‘Little House on the Prairie’s’ Nellie Oleson Looks Back on the Hit Show 45 Years After It Started

It was 45 years ago this year that TV viewers first watched Ma and Pa Ingalls in Little House on the Prairie.

SALT LAKE CITY — It was 45 years ago this year that TV viewers first watched Ma and Pa Ingalls beam from their covered wagon down on their three young daughters frolicking in the prairie grasses.

“Little House on the Prairie” — the NBC production that spanned nine seasons from 1974 to 1983 and is based on the autobiographical children’s books written by Laura Ingalls Wilder in the late 1800s — made stars of its cast, from Michael Landon as Ingalls patriarch Charles, Karen Grassle as his wise wife Caroline, and Melissa Sue Anderson, Melissa Gilbert and twins Lindsay and Sidney Greenbush as daughters Mary, Laura and Carrie. And for fans of the show, there’s no forgetting actress Alison Arngrim.

Arngrim played young Nellie Oleson, the resident blonde bully of Walnut Grove. The on-screen rivalry between Laura and Nellie made for good television but it was also rooted in historical fact, according to Arngrim.

“Nellie Oleson was really based on three different people,” wrote Arngrim in an email interview with the blog, From the Desk of Kurt Manwaring. “Nellie Owens of Walnut Grove and two other girls Laura knew, named Genevieve Masters and Stella Gilbert. Legend says that Laura was still so afraid of Nellie as an adult she changed her name and circumstances (in her books).”

Arngrim initially auditioned for the role of Laura, made famous by Gilbert, but hasn’t been sorry that her 12-year-old self was instead cast as Nellie.

“I am so glad I didn’t have the burden of playing a ‘nice’ person for all those years,” wrote Arngrim, who likes to rebel against stereotypes. “It would have been exhausting!

“And if you look at the reaction of viewers 40 plus years later, you can see how each of us made our character ‘iconic,’” she added.

Hard work was essential to the creation of her iconic role. Work on set began early in the mornings, although the use of crew that had long worked together kept things running smoothly.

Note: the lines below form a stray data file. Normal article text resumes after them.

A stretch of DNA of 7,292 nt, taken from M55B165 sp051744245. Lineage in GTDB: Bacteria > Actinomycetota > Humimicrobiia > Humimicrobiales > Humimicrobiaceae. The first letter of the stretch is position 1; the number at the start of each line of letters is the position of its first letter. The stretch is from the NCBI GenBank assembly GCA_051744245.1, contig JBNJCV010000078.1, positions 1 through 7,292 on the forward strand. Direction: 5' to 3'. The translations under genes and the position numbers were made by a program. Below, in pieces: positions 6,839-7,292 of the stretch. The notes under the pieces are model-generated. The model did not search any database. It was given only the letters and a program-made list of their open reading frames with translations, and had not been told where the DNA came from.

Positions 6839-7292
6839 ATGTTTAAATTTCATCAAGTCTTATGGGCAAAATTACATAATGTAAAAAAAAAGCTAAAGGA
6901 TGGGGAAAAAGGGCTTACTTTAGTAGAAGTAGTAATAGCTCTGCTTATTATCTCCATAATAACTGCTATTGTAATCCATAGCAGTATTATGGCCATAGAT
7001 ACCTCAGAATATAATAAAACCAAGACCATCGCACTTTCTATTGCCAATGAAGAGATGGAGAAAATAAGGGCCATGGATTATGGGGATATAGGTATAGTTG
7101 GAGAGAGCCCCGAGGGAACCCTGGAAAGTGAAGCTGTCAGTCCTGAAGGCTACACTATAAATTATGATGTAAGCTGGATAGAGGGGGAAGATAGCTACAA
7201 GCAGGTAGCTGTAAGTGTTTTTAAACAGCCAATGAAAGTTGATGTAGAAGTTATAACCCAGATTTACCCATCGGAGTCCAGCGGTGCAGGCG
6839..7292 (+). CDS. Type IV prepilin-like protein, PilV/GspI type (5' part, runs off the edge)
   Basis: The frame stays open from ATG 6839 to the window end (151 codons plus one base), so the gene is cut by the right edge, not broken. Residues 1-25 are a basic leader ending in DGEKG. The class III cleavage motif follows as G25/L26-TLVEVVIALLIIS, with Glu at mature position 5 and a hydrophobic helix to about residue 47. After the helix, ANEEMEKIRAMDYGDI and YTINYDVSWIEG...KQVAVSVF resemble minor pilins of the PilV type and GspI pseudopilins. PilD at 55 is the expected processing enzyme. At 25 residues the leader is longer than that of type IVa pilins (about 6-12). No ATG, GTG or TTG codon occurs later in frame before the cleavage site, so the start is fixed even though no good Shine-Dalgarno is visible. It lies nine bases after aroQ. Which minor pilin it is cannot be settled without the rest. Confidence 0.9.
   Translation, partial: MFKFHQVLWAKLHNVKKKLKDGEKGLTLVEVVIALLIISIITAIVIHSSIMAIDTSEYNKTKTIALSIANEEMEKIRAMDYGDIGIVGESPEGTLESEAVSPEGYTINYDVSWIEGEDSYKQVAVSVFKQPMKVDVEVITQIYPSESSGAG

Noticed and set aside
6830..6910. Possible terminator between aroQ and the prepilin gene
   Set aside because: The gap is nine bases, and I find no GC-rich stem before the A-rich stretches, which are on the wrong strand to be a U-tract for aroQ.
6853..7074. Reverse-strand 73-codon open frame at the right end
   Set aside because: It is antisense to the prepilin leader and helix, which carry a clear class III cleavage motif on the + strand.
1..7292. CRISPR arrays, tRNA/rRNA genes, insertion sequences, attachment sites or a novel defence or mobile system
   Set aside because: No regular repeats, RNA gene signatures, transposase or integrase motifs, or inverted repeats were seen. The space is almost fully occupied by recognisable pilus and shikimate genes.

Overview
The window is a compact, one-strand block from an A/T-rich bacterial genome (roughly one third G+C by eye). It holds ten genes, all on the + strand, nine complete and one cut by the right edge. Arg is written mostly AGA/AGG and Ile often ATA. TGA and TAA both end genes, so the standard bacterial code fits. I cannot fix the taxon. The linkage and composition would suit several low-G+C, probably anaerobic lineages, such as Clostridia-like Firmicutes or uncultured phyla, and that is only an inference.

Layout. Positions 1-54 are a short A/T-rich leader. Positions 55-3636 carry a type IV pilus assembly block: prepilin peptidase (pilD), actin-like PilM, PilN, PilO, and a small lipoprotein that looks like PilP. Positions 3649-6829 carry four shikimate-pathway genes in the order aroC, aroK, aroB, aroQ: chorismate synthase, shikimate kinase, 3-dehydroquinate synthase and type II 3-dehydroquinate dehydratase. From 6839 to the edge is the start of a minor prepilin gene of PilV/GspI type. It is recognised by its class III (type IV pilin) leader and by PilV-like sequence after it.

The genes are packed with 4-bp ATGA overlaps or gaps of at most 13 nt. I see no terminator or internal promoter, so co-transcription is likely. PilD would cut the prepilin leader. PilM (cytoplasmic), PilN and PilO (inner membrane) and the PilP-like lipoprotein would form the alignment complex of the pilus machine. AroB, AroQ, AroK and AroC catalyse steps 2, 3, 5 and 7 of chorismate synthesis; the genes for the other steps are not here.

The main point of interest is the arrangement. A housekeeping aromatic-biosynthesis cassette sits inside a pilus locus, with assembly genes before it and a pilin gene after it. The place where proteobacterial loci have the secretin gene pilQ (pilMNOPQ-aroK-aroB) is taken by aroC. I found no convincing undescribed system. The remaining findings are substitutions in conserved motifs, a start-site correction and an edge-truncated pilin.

“Michael Landon had been working with most of the crew members since he was on ‘Bonanza,’” said Arngrim. “So the place was very much a well-oiled machine.”

Each episode took about a week to film, and while Arngrim liked acting on the sound stage, she was less enthused about filming on location.

“I was not a fan of Simi Valley,” Arngrim said, referencing the California location in which outdoor scenes of “Little House” were filmed. “In the summer, temperatures often reach 110 degrees or more.”

In addition to the weather, Arngrim said the situation became nearly unbearable when she donned her 19th century costume — including a dress, petticoat, and wig.

“I passed out from heat stroke more than once,” she said.

The figurative and literal sweat Arngrim and others put into their characters resulted in the portrayal of ideal family life in simpler times.

“When I was a child, I wanted my family to be like the Ingalls family,” tweeted Anita Elliott, a resident of Draper, Utah. “I love the simplicity of the time.”

Fans like Elliott are not the only ones who long for the nostalgia of Walnut Grove.

“A lot of what went into the show was Michael Landon’s longing for a happier childhood than the one he lived through,” said Arngrim. “He was fantasizing about having a perfect family life just like our viewers.”

Arngrim treasures the memories she made with her cast family — including Landon.

“He was hilarious!” Arngrim wrote. “He was the first to arrive on set every day and the last to leave. You always knew he was there, because you’d hear that high-pitched giggle of his — like a girl!

“It was amazing that someone could be a joker, so full of humor and giggles and making fun of everything one minute and so completely serious and obsessed with making the perfect TV show the next,” she added.

Arngrim recalled one practical joke. When her character was pregnant, Arngrim was supposed to eat pickles and ice cream, but rather than use a spit-bucket in between takes, she told Landon she would just eat it.

“He looked at me like I was crazy and said, ‘What if we need 25 takes? Are you seriously going to eat all those pickles and ice cream cones?’”

Arngrim told Landon she had never needed more than two takes for anything and this was no exception. “I promptly scarfed (it) down, licked my fingers and then turned to him and said, ‘Ha!’” said Arngrim.

Landon took her pickle and ice cream consumption as a challenge. “The next morning, he essentially threw a stack of pages at me and said, ‘Oh, here’s your new scene!,’” she recalled. “In the new scene, I was caught eating pickles … and maple syrup.”

From her time with Landon to the best-friend relationship she formed with Gilbert, “Little House” will forever be a part of Arngrim’s life — and the lives of viewers.

“I really thought when the show ended in the ’80s that people would eventually sort of, you know, move on,” said Arngrim. “But of course, they didn’t. There are more people watching it now than when it (originally aired).”

This article originally appeared in the Deseret News.

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By Kurt Manwaring

Writer. History nerd. Latter-day Saint.

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